During the October 10, 2023 City Council meeting, the Council directed City staff to begin the process of creating a public safety commission for the purpose of determining if Hayden should and could create its own police force instead of using the Sheriff’s Department. Council’s main complaint against continuing to use KCSO, besides rising costs, is that the council does not know how many hours the deputies are actually spending within Hayden city limits doing Hayden-focused work, and the Sheriff refuses to put third-party trackers, controlled by the city, on county patrol vehicles. This left a sour taste in the mouths of some councilman so they requested to put another safety commission together with the purpose to see if it is feasible to create a Hayden police force.
The ordinance that staff brought forward at last Tuesday’s City Council meeting, however, did not include the commission looking through budgets to see if a Hayden police force was feasible. The ordinance brought forth was to create a permanent public safety commission with 3-year term appointments and a vague description of the roles and responsibilities:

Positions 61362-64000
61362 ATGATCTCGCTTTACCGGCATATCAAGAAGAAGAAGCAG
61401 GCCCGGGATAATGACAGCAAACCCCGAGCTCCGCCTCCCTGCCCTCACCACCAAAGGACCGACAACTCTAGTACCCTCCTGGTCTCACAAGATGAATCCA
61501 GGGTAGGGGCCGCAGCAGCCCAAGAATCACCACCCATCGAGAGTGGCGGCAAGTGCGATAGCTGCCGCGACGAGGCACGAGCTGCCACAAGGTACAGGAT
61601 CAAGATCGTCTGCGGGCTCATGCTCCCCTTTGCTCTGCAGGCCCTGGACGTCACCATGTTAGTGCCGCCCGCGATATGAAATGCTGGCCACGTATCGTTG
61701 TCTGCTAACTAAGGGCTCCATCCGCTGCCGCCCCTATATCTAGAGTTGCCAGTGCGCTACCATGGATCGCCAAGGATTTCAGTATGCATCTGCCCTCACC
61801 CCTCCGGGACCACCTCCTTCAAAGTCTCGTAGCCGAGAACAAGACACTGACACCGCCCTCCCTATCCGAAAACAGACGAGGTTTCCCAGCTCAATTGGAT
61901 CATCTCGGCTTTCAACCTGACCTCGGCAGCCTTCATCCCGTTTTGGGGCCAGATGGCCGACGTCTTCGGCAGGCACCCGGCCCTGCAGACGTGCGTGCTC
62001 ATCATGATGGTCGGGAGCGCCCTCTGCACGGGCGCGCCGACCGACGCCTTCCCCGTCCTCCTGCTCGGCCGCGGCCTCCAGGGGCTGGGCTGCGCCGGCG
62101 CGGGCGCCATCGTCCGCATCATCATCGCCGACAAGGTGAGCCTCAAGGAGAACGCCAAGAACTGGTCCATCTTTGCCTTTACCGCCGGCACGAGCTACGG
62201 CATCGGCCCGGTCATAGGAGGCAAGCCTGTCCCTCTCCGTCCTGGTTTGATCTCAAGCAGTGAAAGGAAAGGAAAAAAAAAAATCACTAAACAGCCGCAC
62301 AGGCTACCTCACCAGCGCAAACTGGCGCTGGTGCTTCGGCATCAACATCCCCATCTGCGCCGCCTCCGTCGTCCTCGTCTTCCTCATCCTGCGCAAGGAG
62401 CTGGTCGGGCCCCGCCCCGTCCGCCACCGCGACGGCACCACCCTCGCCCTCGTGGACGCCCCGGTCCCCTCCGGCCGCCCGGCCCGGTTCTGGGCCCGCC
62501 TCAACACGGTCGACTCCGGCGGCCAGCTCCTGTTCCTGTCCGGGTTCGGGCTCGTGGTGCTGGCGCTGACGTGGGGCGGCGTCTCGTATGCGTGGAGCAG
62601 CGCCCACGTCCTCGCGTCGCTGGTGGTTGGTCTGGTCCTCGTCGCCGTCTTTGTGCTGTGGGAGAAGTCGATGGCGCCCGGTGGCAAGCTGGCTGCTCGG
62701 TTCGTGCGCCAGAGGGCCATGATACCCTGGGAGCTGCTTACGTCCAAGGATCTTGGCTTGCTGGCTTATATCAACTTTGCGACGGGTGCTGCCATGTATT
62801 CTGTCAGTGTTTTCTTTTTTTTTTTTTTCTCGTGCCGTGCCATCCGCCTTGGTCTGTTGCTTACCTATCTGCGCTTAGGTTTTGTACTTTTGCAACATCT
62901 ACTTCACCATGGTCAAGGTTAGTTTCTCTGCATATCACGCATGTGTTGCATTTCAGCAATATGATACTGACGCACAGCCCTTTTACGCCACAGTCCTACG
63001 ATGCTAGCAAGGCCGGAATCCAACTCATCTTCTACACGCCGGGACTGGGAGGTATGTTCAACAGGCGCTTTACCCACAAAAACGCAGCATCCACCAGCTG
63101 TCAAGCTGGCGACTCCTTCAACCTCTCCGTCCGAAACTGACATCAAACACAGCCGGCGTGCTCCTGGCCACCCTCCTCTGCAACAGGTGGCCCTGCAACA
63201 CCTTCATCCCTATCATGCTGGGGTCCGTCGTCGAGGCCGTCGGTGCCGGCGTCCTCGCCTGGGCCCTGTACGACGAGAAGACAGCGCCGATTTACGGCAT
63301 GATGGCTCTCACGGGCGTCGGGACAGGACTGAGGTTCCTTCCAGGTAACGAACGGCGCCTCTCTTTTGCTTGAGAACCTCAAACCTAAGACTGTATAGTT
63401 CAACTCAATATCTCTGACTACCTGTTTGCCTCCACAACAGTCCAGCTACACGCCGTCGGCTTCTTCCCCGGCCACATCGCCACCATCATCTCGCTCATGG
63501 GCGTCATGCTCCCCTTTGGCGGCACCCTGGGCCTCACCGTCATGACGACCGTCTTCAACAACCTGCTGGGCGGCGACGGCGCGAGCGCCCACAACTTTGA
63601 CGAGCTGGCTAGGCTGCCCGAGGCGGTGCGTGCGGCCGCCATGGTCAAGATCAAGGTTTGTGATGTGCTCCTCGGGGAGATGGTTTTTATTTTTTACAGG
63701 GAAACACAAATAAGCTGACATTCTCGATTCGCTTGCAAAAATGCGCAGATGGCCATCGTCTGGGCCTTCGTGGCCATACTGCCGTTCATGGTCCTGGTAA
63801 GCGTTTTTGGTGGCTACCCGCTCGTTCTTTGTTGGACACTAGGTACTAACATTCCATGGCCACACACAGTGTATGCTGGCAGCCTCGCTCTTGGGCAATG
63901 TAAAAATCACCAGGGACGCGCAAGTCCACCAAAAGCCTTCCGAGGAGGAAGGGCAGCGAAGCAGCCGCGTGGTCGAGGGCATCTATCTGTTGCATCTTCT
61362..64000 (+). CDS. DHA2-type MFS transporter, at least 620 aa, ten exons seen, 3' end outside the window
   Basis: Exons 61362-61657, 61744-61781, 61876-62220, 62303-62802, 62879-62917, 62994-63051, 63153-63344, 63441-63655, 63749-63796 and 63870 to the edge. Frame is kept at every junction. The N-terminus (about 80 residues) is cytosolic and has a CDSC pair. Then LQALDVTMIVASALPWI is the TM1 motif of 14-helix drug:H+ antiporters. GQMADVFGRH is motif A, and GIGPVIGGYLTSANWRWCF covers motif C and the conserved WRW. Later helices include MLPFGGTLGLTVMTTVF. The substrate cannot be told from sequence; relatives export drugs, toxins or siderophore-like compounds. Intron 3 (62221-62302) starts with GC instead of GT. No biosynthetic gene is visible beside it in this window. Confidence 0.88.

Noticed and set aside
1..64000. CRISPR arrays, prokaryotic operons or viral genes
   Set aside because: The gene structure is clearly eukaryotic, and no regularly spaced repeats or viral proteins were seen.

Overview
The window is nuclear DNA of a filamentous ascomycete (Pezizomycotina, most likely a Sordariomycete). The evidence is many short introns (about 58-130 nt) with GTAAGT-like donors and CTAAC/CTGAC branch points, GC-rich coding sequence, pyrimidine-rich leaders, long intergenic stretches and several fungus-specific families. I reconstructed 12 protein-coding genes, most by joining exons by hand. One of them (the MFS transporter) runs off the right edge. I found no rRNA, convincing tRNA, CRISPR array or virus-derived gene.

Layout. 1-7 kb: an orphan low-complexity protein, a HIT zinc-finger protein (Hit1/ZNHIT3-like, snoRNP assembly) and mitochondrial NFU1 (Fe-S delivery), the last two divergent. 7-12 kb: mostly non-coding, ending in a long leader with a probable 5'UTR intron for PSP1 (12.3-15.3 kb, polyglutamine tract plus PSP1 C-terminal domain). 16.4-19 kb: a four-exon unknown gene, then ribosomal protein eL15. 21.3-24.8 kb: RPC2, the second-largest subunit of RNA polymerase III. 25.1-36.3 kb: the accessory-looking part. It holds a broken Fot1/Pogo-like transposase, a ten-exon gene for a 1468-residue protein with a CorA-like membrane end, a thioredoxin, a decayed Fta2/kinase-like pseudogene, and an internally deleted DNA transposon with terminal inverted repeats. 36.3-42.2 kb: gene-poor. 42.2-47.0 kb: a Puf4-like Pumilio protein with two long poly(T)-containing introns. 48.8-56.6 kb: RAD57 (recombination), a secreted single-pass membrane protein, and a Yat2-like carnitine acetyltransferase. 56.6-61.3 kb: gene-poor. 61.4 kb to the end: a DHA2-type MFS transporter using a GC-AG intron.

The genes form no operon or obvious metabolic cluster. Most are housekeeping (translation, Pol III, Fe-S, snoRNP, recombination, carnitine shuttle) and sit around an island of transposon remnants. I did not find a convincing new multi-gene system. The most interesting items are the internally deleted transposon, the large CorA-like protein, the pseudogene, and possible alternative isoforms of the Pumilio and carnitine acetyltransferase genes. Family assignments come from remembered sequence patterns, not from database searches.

Act in an advisory capacity to the City Council in matters pertaining to public safety including police law enforcement, fire, emergency medical services, and other areas wherein the matter of public safety may be of concern; specifically, review statistic data and other information concerning public safety;
Recommend policies and procedures with respect to the foregoing for approval by the City Council;
Perform such other tasks that may be expressly requested of by the City Council.